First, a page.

Stepping out of a world of concern about grades at a University or from a world of driven professional practice, new members of the Sisters of Life are often surprised to find that the time of preparation for vows is quite different from anything else they have experienced previously. Formation is an education in the ways of religious life and in our charism; above all, it is an education in love that unveils the unique Image of God in each Sister while directing her to perfection in the life of this community.
Postulancy allows women a transition into religious life without the radical external changes of the habit or a change in name. Postulants live and pray with the Sisters, take classes, assist in the apostolates and work with a postulant director in continuing to discern God’s will.
After nine months, postulants enter the novitiate, receive the habit and begin to be called “Sister.” Two years in length, the novitiate consists of both a canonical and an apostolic year. Canonical year is a time of further separation from the world for the sake of deeper prayer and greater integration of religious identity. Apostolic year provides for extern periods at professed houses. Through the whole of novitiate, Sisters take classes and meet with a novice director in preparation for the vowed life and apostolate.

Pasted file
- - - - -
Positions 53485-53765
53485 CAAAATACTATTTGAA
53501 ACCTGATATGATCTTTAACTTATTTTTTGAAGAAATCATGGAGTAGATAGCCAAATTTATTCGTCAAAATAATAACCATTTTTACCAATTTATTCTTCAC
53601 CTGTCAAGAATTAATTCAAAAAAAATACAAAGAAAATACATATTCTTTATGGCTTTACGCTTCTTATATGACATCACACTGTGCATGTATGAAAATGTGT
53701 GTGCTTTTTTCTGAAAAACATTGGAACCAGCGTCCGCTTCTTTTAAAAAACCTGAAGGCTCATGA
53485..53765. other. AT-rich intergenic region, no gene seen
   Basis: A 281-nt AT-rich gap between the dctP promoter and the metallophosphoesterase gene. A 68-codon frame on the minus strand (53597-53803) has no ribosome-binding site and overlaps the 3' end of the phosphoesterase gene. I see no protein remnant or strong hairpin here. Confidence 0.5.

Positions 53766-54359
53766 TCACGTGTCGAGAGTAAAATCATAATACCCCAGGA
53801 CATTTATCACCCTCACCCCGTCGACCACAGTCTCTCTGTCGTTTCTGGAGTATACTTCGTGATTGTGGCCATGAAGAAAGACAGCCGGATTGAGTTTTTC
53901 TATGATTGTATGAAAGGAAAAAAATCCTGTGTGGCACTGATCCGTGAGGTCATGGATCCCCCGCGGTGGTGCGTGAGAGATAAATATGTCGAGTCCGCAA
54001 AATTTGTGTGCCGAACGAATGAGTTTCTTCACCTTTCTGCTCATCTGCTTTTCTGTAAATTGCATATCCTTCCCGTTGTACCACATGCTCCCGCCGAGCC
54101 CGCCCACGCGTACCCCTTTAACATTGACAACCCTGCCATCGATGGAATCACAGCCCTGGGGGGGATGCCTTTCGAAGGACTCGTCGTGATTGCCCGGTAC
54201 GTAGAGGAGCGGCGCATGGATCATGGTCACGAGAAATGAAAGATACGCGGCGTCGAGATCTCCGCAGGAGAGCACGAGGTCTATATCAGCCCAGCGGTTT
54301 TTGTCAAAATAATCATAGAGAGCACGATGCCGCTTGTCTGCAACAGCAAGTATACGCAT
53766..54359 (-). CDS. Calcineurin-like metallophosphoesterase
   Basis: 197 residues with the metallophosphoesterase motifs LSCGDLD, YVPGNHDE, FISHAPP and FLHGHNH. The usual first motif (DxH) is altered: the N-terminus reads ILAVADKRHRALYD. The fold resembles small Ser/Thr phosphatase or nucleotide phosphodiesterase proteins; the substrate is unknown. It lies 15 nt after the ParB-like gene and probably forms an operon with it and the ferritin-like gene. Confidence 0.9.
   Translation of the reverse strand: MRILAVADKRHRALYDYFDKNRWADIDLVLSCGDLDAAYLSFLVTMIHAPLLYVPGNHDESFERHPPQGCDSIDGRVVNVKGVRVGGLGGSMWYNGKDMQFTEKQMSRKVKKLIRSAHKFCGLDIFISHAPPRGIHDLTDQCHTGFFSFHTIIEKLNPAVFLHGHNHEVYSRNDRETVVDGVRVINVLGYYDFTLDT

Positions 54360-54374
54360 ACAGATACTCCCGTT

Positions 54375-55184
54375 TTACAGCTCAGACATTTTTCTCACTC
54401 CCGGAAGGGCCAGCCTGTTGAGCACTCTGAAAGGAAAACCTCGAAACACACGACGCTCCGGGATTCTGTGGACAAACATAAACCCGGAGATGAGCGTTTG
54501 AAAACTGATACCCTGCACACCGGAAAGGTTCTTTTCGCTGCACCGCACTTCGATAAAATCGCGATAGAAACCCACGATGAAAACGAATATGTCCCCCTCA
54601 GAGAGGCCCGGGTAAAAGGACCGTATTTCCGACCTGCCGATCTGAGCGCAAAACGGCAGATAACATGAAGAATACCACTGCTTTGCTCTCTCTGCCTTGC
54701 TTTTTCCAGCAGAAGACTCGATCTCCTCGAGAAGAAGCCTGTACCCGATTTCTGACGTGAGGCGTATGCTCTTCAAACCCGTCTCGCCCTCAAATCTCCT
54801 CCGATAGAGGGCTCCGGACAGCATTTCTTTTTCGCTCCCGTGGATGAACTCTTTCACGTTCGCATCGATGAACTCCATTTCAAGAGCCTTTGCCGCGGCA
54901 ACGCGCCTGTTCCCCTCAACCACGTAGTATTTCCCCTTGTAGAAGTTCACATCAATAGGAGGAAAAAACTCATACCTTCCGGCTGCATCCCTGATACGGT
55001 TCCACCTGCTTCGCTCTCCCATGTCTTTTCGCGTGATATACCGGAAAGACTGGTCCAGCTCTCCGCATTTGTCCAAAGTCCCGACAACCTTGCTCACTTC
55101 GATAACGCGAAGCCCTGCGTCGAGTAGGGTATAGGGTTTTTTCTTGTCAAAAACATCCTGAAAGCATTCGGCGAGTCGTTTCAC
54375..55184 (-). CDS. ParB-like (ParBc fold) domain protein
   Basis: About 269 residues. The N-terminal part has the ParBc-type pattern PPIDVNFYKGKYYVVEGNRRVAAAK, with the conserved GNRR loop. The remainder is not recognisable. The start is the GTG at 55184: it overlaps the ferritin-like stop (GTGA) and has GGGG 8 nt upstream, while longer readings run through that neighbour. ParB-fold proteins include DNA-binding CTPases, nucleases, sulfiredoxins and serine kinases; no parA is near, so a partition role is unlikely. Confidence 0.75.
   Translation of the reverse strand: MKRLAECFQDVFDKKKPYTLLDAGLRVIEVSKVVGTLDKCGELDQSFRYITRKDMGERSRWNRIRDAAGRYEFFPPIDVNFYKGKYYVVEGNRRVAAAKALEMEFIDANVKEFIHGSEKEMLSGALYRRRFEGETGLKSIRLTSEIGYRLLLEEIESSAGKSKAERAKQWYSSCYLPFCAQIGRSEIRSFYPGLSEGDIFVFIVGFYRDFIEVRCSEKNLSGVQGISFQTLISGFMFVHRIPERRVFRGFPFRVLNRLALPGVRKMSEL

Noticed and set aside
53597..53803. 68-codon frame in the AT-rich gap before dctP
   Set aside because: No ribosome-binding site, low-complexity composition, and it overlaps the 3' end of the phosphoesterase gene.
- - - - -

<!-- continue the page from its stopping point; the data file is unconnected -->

In all stages of formation, Eucharistic prayer fuels our efforts to grow in virtue and love. Living with others dedicated to the Lord and to the sacredness of human life brings joy and encouragement to our hearts as we place ourselves into the hands of the Divine Potter that He may empty us of what is not of Him, shape us into the vessel He has created us to be, and fill us with His Holy Spirit.
At first profession, Sisters receive the blue band and the medal of the Madonna of the Streets along with their first apostolic mission. The white veil, however, remains to remind us that transformation in Christ is the work of a lifetime. Perpetual profession is made after at least five years in vows. At this time, Sisters receive a simple silver ring as a sign of their permanent commitment to Christ, their one true Spouse.
“The process of formation and development in the religious life has to be the process of the clay in the hands of the potter, the Divine Potter, Who shapes us uniquely to be filled with His Son, and yet each of us in a different way… If God wanted every religious to be exactly alike, then God would have created every human being exactly alike.”
– John Cardinal O’Connor